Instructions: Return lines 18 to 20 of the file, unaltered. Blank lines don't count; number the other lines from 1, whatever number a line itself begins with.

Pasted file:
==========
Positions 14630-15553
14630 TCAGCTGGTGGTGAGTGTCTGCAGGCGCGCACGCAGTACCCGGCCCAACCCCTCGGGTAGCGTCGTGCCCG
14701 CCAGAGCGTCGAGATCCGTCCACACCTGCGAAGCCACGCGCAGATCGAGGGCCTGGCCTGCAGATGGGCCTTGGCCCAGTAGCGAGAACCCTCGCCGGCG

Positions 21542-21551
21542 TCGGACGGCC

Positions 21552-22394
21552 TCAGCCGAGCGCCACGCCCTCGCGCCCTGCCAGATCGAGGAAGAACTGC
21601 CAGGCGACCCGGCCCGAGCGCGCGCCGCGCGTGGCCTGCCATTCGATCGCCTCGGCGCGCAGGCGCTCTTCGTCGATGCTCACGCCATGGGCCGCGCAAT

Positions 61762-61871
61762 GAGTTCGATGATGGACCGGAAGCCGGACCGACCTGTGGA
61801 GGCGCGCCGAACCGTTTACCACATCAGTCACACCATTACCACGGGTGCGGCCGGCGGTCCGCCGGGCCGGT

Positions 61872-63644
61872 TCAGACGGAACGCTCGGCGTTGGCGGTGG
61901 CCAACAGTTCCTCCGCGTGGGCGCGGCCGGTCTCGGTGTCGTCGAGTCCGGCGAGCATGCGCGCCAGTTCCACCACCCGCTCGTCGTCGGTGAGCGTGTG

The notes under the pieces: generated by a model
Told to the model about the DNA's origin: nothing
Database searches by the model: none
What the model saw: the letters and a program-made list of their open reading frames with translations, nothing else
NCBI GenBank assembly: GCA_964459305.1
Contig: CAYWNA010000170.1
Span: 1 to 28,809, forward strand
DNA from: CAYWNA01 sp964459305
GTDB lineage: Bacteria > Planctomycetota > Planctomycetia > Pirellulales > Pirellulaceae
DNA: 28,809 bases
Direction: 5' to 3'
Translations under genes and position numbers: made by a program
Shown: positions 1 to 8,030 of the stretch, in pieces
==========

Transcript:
What the model saw: the letters and a program-made list of their open reading frames with translations, nothing else
NCBI GenBank assembly: GCA_964459305.1
Contig: CAYWNA010000170.1